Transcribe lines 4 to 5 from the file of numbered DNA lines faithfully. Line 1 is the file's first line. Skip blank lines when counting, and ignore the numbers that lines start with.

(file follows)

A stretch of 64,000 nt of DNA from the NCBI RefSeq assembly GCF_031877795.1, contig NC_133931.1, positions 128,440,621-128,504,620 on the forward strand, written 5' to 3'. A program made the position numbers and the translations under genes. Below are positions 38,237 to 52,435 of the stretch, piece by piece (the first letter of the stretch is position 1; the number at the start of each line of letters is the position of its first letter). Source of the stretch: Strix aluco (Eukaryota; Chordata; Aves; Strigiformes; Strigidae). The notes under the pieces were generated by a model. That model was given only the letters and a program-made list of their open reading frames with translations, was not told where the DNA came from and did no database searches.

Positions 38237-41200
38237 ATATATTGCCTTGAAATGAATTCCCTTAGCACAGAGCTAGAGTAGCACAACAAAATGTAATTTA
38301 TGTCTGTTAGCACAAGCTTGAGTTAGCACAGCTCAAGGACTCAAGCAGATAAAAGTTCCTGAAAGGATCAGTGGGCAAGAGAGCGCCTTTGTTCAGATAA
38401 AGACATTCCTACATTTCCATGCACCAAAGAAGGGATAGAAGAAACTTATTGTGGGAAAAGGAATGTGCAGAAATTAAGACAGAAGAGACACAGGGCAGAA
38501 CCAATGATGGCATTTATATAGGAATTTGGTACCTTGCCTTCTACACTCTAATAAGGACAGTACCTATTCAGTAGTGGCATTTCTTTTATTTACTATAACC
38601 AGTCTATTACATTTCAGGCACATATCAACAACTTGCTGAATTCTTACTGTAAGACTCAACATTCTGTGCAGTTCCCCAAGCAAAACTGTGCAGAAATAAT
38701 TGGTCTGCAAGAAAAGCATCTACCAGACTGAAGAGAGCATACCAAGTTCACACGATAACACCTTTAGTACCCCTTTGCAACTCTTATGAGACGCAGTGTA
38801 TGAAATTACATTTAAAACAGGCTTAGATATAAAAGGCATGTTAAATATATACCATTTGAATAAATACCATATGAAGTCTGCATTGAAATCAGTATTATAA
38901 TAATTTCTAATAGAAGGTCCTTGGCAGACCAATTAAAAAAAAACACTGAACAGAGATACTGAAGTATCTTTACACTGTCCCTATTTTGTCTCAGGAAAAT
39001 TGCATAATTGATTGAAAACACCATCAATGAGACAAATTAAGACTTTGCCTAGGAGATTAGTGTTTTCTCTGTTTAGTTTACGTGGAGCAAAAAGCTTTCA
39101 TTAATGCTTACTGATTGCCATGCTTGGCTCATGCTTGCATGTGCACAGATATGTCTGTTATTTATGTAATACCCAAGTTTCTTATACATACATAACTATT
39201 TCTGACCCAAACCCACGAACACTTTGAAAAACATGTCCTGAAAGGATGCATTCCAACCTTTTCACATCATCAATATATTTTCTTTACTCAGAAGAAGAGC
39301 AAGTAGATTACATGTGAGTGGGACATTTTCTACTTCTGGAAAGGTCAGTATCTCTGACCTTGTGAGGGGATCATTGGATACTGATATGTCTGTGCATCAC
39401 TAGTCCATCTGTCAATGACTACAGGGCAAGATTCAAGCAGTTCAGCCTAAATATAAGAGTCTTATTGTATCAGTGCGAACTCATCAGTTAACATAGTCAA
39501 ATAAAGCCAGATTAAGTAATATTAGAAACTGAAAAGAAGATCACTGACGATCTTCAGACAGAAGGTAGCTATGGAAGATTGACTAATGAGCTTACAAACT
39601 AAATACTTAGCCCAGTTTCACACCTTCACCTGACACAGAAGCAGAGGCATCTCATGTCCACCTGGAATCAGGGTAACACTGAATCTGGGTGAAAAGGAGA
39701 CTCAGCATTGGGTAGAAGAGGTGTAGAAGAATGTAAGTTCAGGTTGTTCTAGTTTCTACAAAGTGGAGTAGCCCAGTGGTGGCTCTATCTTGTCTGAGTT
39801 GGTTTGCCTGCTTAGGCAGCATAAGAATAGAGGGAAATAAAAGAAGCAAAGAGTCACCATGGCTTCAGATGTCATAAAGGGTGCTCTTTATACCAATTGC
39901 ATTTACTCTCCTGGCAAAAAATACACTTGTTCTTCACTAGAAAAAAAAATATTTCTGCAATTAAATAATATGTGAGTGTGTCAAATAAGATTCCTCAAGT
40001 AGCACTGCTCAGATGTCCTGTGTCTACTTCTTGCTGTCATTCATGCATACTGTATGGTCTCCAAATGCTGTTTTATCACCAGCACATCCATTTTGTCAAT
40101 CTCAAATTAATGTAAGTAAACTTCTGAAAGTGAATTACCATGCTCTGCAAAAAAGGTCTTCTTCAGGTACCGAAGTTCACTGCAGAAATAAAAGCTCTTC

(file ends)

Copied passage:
38301 TGTCTGTTAGCACAAGCTTGAGTTAGCACAGCTCAAGGACTCAAGCAGATAAAAGTTCCTGAAAGGATCAGTGGGCAAGAGAGCGCCTTTGTTCAGATAA
38401 AGACATTCCTACATTTCCATGCACCAAAGAAGGGATAGAAGAAACTTATTGTGGGAAAAGGAATGTGCAGAAATTAAGACAGAAGAGACACAGGGCAGAA